- Inform your doctor and pharmacist about all prescription and over-the-counter drugs, vitamins, dietary supplements, and herbal products that you are now taking or intend to use.
- Inform your doctor if you smoke, have a persistent cough that produces a lot of mucus, or have ever had breathing issues including asthma, emphysema, or chronic bronchitis.
- Inform your doctor if you are expecting, intend to get pregnant, or are nursing a baby. Call your doctor if you become pregnant while taking dextromethorphan.
- You should be aware that some brands of chewable tablets containing dextromethorphan may be sweetened with aspartame, a source of phenylalanine, if you have phenylketonuria (PKU), an inherited condition that requires you to follow a special diet to prevent brain damage that could cause severe intellectual disability.
What special dietary instructions should I follow?
Keep eating normally unless your doctor instructs you otherwise.
What should I do if I forget a dose?
Usually, dextromethorphan is given as needed. If you regularly take dextromethorphan as prescribed by your doctor, take the missed dose as soon as you remember. If the next dose is soon due, skip the missed one and carry on with your regular dosing plan. To make up for a missing dose, do not take a second one.
What side effects can this medication cause?
Side effects from dextromethorphan could exist. If any of these symptoms are severe or do not go away, let your doctor know right once:
- Abdominal pain
Call your doctor right away if you have any of the following symptoms:
Other negative effects of dextromethorphan are possible. If you encounter any odd issues while taking this medicine, contact your doctor right away.
You or your doctor can submit a report to the Food and Drug Administration’s (FDA) MedWatch Adverse Event Reporting programme online or by phone if you have a serious side event (1-800-332-1088).
What should I know about storage and disposal of this medication?
Keep this medication tightly closed in the original container and out of the reach of children. Store it away from excessive heat and moisture at room temperature (not in the bathroom).
Unused prescriptions must be disposed of carefully to prevent pets, kids, and other people from ingesting them. You should not, however, dispose of this medication in the toilet. Instead, utilising a medicine take-back programme is the easiest approach to get rid of your medication. To find out about take-back programmes in your area, speak with your pharmacist or the garbage/recycling department in your city. If you do not have access to a take-back programme, see the FDA’s Safe Disposal of Medicines website at http://goo.gl/c4Rm4p for additional information.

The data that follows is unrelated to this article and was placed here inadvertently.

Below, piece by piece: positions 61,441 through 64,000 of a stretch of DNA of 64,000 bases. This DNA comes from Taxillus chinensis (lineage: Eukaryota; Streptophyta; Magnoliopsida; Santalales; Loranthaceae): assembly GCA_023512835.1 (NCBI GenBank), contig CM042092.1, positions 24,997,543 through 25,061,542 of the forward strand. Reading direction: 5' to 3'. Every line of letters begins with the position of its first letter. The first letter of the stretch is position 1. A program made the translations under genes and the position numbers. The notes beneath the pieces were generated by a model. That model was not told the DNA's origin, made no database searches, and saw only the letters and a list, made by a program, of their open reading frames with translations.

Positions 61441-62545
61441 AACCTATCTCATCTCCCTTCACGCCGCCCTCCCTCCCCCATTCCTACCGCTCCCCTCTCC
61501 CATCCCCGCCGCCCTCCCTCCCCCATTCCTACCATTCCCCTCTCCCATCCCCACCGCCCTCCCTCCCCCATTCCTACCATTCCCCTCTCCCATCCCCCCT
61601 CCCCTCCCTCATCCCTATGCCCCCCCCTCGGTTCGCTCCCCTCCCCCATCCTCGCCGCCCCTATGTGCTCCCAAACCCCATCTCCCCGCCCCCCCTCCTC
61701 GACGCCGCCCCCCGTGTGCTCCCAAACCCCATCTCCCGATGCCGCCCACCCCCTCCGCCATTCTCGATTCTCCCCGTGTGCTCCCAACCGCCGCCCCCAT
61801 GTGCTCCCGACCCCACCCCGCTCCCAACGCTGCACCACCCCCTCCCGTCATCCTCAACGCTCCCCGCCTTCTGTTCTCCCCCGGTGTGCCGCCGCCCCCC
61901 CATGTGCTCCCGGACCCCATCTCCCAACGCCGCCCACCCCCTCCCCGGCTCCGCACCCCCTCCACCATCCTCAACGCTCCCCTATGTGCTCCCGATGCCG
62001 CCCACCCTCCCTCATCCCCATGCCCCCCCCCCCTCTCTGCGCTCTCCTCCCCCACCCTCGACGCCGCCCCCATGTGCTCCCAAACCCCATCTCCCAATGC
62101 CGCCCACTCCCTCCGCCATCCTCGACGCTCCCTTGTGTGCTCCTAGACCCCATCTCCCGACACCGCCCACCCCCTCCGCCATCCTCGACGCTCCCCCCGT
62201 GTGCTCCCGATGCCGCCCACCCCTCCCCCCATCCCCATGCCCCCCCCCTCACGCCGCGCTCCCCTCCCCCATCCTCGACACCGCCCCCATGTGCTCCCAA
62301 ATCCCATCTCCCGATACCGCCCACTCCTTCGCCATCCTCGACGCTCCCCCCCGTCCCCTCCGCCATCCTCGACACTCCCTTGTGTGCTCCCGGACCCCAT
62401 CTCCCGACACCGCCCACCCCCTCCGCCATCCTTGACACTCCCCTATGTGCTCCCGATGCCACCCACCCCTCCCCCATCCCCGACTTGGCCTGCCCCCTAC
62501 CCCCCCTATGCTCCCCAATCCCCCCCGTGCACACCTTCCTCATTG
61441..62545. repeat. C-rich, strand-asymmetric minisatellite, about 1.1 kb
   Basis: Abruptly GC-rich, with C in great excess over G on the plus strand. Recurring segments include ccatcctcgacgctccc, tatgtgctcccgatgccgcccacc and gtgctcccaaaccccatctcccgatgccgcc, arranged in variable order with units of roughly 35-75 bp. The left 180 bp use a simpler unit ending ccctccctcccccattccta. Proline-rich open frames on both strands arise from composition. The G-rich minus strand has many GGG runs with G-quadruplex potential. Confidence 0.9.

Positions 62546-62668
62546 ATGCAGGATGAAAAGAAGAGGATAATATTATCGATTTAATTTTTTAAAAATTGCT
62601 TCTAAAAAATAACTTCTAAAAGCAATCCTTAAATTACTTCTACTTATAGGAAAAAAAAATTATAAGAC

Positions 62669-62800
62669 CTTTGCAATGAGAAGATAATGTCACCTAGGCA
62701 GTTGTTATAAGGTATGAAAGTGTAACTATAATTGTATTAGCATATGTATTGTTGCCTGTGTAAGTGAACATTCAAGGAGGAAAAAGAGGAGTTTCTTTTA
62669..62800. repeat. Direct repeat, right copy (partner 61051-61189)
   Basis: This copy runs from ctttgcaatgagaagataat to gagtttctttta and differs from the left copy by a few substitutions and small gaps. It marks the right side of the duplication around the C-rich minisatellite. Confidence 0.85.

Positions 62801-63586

As many containers (such as weekly pill minders and those for eye drops, creams, patches, and inhalers) are not child-resistant and are simple for young children to open, it is crucial to keep all medications out of sight and out of reach of children. Always lock safety caps and promptly stash medication up and away from young children where it is out of their sight and reach to prevent poisoning. http://www.upandaway.org
In case of emergency/overdose
Call the poison control hotline at 1-800-222-1222 in the event of an overdose. Additionally, information can be found online at https://www.poisonhelp.org/help. Call 911 right once if the person has collapsed, experienced a seizure, is having difficulty breathing, or cannot be roused.
Symptoms of overdose may include:
- Alterations to vision
- Having trouble breathing
- Rapid heart rate
- Hallucinating (seeing things or hearing voices that do not exist)
- Coma (loss of consciousness for a period of time)
What other information should I know?
Ask any queries you may have regarding dextromethorphan to your pharmacist.
You should keep a written record of every medication you take, including any over-the-counter (OTC) items, prescription drugs, and dietary supplements like vitamins and minerals. This list should be brought with you whenever you see a doctor or are admitted to the hospital. You should always have this information with you in case of emergencies.